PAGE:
Even if you are 100% sure that the souvenir you bought is legal, you may still have a trouble at the border. For example, in South American countries such as Peru or Ecuador, the sale of souvenirs that imitate the products of pre-Columbian cultures - ceramics or jewelry - is quite popular. When buying such an item, we must remember to keep the proof of purchase. Removal of genuine cultural goods is forbidden, and some of the imitations can be very well done, so without a receipt, it is often a miracle to convince the customs officer.

From Mexico, it is forbidden to both take out and bring in fresh food. The same applies to low-processed food, any home-made product, seeds and plants. It is forbidden to transport meat, both raw and packaged, also dry meat will not pass.

As mentioned before, it is not possible to export items imitating products of pre-Columbian cultures from Peru and Ecuador. You can take no more than 50 cigars from Cuba, not forgetting the proof of purchase, and 6 bottles of spirits (there is no point in taking the opportunity, because we will bring a maximum of 1 liter of strong alcohol to Europe anyway). There is a categorical ban on the export of protected animals (iguanas, turtles, crocodiles, parrots, snakes, rare frogs ). The Cuban authorities also imposed a law deciding on the export of works of art only with the approval of the Ministry of Culture. As for shells, only 3 large specimens can be taken from this country. You will need a license to export larger quantities of silver and gold.

Souvenirs that cannot be taken from Africa

Even though Africa is a continent famous for diamonds, nothing that has not been polished before must not be exported. Under no circumstances should you try to transport souvenirs made of ivory or other animals. This also applies to haberdashery products made of leather. The export of leather goods is possible if the goods have a hunting trophy certificate and the seller has a license to trade in this type of goods.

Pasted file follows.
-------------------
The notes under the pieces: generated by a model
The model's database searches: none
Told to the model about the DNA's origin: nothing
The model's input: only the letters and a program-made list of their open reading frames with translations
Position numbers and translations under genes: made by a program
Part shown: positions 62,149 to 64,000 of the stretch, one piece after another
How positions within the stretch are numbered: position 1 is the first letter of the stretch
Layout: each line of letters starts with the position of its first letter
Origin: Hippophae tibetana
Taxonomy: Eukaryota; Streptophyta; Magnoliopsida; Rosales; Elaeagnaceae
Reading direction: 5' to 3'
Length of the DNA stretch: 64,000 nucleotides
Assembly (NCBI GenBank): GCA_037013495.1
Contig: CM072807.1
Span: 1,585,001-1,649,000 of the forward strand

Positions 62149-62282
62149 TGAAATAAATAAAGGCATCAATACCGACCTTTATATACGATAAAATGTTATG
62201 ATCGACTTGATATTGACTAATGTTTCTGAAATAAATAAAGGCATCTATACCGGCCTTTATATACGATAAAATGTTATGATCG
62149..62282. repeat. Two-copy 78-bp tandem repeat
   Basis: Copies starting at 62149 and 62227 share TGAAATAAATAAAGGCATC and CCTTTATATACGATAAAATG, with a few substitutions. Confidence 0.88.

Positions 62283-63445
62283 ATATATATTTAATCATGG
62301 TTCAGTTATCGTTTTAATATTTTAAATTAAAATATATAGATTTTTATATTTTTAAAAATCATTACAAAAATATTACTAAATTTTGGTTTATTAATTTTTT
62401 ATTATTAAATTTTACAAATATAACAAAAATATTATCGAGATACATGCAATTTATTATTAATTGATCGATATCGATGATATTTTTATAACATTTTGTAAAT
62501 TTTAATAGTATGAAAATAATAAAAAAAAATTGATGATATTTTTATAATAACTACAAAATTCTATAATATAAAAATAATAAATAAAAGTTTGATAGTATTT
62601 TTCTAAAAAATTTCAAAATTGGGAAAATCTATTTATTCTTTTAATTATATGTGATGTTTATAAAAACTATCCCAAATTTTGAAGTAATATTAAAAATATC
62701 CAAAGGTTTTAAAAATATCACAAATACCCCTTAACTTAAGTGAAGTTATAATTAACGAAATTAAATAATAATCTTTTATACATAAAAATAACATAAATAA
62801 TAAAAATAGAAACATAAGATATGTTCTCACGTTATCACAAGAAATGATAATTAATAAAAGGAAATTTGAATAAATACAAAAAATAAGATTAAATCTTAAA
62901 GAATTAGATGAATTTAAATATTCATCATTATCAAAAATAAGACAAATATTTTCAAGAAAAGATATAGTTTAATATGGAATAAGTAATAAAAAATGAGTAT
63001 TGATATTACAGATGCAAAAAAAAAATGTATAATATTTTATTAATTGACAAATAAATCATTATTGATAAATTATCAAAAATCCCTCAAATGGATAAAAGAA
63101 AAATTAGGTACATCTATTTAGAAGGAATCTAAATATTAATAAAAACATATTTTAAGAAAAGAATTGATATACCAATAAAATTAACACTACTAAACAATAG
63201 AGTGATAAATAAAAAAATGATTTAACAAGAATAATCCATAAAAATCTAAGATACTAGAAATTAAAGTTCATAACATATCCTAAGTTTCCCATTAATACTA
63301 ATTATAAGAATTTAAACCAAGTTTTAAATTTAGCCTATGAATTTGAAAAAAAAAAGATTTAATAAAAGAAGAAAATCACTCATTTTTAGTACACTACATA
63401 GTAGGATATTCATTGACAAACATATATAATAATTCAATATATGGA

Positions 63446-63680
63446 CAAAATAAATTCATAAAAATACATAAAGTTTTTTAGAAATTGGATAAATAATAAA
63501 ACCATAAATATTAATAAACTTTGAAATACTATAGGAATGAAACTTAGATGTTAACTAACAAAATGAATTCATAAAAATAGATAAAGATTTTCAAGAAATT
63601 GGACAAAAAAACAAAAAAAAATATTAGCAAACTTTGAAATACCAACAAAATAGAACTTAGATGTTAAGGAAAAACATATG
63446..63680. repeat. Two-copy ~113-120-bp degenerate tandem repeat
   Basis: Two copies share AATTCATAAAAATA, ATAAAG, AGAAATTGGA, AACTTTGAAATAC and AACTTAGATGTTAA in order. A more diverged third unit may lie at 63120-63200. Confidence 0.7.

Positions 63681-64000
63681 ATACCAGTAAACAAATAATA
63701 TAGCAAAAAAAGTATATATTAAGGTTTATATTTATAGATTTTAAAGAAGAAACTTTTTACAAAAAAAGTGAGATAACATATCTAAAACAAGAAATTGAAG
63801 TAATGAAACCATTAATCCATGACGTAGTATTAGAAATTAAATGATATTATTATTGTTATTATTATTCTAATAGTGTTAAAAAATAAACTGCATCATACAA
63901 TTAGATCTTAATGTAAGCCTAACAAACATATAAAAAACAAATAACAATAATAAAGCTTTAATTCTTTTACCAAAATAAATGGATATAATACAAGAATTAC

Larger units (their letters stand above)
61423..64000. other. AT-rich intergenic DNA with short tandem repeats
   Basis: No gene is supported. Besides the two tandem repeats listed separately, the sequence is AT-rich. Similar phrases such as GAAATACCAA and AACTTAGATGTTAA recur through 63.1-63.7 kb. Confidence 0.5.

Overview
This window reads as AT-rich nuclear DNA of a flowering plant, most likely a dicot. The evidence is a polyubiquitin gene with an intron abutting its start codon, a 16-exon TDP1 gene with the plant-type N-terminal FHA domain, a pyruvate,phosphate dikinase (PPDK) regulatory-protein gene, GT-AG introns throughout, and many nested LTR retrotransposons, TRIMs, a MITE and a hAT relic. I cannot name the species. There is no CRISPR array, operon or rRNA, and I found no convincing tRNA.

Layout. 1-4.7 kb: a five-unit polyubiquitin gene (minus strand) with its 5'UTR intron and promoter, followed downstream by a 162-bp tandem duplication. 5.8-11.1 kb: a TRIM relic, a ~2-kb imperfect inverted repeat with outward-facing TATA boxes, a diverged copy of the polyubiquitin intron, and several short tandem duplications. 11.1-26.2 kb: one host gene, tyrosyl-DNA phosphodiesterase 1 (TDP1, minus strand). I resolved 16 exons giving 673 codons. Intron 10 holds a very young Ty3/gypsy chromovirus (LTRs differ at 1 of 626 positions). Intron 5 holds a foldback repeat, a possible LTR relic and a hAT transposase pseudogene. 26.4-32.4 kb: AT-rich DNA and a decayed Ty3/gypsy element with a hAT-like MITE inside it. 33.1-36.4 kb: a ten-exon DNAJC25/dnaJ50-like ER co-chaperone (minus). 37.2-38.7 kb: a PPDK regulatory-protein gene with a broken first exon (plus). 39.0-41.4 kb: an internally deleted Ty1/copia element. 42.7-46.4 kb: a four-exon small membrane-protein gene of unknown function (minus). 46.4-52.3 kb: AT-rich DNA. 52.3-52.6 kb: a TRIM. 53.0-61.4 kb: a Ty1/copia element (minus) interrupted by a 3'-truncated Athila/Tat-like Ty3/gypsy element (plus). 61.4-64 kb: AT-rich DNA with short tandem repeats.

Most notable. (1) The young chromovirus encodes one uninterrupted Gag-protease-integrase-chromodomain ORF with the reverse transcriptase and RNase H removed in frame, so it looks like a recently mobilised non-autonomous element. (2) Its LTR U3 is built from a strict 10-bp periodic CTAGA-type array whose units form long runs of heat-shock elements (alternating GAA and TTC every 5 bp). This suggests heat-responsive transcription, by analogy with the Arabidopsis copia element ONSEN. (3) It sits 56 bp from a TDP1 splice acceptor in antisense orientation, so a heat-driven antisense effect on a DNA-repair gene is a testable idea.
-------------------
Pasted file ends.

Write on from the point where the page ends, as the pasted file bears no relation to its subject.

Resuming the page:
Things you can't take from Asia

We will also not take silver or gold from India, unless they are personal items. Difficulties will also arise when trying to transport antiques over a hundred years old and items made of turtle shells, ivory or reptilian skins. In Thailand, smuggling of the Buddha image is prohibited, and Vietnam even regulates the export and import of all information carriers (CDs, cassettes, newspapers, books). In China, however, you have to be careful when buying paramedical products. All types of ointments, creams or powders may contain ingredients of animal origin and therefore fall under CITES regulations. Trying to transport them may be punished.

Before buying an exotic souvenir, check on your airline's website what products you are allowed to bring in your baggage. It is also worth checking the information at , you can also find there a list of species whose transport to Europe is prohibited or requires special permits.

Always make sure twice that you are allowed to bring the purchased souvenir to your country, otherwise you may be exposed to high costs (penalties for transporting protected species) and unnecessary stress.